Prosecution asks that radicalised youth from Plovdiv be remanded in custody13 June 2019 | 13:02 | FOCUS News Agency
"The threat to the security of many Bulgarian citizens is still present, the boy should be placed in an isolated special environment where psychologists and psychiatrists could work with him," said the spokesperson of the Appellate Prosecutor's Office, Siyka Mileva, bTV reported.
"We have found explosives unprecedented in our new history, dangerous even for Europe," Mileva added.
She said the police had been tipped not by boy’s parents but did not specify who the source was.
The 16-year-old boy was arrested after the investigators established his contacts with a radical Islamist group who recruited him to plan a terrorist attack. In his home police found explosives, bomb plans and an ISIS flag.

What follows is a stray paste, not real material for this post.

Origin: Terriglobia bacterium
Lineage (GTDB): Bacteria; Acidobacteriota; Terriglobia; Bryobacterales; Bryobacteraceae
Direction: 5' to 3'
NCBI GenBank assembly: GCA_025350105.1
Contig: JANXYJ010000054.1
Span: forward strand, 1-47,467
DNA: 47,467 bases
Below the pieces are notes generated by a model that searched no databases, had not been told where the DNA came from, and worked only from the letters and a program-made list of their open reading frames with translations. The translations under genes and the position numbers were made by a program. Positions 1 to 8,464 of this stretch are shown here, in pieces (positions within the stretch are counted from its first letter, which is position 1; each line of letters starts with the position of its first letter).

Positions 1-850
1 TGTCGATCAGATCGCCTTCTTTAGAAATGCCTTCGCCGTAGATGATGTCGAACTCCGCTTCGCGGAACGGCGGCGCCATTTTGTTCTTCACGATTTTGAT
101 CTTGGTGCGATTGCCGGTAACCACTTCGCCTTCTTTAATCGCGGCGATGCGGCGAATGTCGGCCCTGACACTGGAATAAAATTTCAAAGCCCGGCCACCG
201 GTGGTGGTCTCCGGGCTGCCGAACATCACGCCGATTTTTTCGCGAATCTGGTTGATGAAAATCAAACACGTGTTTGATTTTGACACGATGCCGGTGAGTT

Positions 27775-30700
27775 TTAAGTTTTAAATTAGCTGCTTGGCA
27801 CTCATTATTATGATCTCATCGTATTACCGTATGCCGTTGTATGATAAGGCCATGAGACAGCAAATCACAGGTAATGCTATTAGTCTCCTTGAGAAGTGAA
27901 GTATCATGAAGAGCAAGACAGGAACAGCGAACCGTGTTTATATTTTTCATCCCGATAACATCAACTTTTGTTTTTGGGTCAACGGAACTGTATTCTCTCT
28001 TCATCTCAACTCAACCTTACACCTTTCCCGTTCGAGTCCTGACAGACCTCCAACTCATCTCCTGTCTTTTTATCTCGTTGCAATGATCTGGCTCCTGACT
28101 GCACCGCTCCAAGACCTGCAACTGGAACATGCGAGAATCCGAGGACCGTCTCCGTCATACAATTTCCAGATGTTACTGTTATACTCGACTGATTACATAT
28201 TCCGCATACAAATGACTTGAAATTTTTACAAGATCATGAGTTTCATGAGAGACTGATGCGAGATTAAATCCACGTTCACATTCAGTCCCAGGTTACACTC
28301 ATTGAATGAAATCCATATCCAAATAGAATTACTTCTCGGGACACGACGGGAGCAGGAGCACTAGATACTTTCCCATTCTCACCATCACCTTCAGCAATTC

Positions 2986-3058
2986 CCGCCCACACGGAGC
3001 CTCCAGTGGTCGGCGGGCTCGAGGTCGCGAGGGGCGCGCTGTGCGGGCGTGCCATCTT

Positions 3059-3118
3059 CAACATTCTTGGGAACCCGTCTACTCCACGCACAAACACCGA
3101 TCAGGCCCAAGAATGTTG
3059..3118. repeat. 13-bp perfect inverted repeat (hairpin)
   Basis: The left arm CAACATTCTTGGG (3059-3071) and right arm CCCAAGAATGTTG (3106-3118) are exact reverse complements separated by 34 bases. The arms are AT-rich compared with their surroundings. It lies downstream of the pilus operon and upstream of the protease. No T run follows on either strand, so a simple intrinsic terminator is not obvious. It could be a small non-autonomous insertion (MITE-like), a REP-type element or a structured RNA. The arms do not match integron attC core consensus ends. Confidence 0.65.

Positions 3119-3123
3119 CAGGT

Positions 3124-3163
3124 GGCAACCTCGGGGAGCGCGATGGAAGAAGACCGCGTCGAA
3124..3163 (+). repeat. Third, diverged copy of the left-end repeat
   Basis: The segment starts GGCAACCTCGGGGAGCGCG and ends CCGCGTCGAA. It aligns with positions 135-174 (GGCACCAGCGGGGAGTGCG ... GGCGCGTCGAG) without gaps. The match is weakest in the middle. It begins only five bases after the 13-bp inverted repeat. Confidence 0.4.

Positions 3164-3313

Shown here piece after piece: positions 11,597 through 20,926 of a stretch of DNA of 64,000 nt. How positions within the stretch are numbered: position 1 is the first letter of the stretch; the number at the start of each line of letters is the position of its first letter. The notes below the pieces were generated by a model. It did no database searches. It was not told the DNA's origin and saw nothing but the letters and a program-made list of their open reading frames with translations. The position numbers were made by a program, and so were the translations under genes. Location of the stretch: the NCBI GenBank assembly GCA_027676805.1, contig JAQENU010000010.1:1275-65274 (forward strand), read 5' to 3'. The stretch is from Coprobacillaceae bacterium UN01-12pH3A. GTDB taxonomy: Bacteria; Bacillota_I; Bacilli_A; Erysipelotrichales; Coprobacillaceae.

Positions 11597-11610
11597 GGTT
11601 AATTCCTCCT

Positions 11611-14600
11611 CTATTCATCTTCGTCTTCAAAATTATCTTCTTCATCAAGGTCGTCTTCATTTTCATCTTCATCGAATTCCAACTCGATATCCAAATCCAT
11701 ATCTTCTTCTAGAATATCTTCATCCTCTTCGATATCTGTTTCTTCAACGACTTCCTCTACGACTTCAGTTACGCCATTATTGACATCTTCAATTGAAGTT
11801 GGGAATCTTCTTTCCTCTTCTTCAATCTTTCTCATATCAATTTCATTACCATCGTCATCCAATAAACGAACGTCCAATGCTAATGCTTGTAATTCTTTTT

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Prof. Tatyana Dronzina: Radicalisation follows the classical path that each cult uses to recruit followers14 June 2019 | 10:51 | FOCUS News Agency
Sofia. Radicalisation follows the classical path that each cult uses to recruit followers – breaking ties with the family and a sincere friendly environment, Prof. Tatyana Dronzina of the Society for the Study of Terrorism told Focus’ Radio Good Morning, Bulgaria in reference to the 16-old student accused of plotting a terrorist attack. She said children find it difficult to identify dangerous sites themselves. Prof Dronzina recommended that parents communicate with their children and know what sites they visit. "They must be sensitive to the signs of radicalisation. Typically, first is change in the appearance, isolation from the family, disconnecting from friends," she said. There are specialised organisations in Bulgaria dealing with the prevention of "bad" internet, which can help, she added. According to the specialist, the most important factor for the process is the presence of the radicalising entity who deliberately works towards recruitment.Open in new tab